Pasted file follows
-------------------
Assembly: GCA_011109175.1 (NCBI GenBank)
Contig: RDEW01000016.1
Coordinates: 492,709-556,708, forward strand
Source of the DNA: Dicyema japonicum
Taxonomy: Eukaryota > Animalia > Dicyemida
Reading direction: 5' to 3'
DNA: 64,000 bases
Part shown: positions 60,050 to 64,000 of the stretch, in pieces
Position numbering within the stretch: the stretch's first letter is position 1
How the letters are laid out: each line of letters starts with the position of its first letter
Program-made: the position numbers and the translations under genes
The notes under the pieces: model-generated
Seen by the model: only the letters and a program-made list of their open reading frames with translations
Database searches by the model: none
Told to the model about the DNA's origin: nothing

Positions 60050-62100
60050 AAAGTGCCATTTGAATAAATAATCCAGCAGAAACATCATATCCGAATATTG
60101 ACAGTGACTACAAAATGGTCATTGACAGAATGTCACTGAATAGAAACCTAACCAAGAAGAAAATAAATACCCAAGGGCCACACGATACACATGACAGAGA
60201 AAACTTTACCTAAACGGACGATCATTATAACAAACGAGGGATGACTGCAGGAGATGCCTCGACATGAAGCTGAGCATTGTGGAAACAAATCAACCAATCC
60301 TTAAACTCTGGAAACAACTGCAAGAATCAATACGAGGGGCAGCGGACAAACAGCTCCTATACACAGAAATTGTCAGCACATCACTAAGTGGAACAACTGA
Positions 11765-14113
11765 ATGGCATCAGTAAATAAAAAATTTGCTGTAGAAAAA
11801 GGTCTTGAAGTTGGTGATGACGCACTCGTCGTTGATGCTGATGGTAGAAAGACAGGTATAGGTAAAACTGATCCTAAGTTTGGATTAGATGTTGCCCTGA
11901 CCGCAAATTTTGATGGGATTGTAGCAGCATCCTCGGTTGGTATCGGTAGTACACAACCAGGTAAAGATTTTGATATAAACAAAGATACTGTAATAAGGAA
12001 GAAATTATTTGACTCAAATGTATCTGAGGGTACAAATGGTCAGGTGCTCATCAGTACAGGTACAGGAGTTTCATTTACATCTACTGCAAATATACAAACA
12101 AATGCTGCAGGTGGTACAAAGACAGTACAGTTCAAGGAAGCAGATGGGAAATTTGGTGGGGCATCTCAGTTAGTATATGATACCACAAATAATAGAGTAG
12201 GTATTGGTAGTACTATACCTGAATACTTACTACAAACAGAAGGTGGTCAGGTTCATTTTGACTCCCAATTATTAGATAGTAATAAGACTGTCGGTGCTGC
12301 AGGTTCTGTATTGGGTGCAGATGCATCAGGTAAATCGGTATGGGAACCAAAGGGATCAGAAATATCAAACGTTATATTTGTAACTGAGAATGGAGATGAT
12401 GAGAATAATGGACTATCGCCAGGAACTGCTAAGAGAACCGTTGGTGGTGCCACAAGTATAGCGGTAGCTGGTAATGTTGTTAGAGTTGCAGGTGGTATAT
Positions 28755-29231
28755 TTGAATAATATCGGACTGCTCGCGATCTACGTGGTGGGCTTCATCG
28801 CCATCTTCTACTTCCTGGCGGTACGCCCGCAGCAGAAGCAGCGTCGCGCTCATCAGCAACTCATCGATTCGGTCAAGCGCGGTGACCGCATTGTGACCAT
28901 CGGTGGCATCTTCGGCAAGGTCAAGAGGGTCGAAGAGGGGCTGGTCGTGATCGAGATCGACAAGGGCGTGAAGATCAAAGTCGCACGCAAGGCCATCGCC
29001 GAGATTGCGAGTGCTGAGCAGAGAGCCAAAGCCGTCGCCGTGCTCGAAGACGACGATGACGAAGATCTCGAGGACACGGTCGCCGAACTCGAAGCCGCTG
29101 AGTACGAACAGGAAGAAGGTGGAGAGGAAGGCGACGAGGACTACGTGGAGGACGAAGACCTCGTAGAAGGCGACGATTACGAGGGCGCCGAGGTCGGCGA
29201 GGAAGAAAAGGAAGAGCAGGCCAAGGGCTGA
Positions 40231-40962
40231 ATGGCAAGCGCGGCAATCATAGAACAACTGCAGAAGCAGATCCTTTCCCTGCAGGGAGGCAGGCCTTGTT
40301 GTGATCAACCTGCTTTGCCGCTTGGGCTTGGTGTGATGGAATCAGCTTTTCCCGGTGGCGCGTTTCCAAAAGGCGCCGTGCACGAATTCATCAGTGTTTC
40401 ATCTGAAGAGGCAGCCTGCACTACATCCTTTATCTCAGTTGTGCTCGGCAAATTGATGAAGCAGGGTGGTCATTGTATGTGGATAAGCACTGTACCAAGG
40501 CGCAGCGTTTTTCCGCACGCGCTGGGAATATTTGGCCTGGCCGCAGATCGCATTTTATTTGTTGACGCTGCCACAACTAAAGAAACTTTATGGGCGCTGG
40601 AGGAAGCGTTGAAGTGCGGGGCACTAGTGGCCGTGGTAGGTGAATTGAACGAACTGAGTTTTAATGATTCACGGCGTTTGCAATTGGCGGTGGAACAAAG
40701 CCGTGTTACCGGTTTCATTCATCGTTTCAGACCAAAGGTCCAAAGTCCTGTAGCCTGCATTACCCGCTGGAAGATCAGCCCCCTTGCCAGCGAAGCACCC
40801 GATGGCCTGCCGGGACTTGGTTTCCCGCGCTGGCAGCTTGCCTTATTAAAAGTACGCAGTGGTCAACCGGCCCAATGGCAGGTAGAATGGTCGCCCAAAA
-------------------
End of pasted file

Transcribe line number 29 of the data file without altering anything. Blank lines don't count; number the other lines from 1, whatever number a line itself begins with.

12401 GAGAATAATGGACTATCGCCAGGAACTGCTAAGAGAACCGTTGGTGGTGCCACAAGTATAGCGGTAGCTGGTAATGTTGTTAGAGTTGCAGGTGGTATAT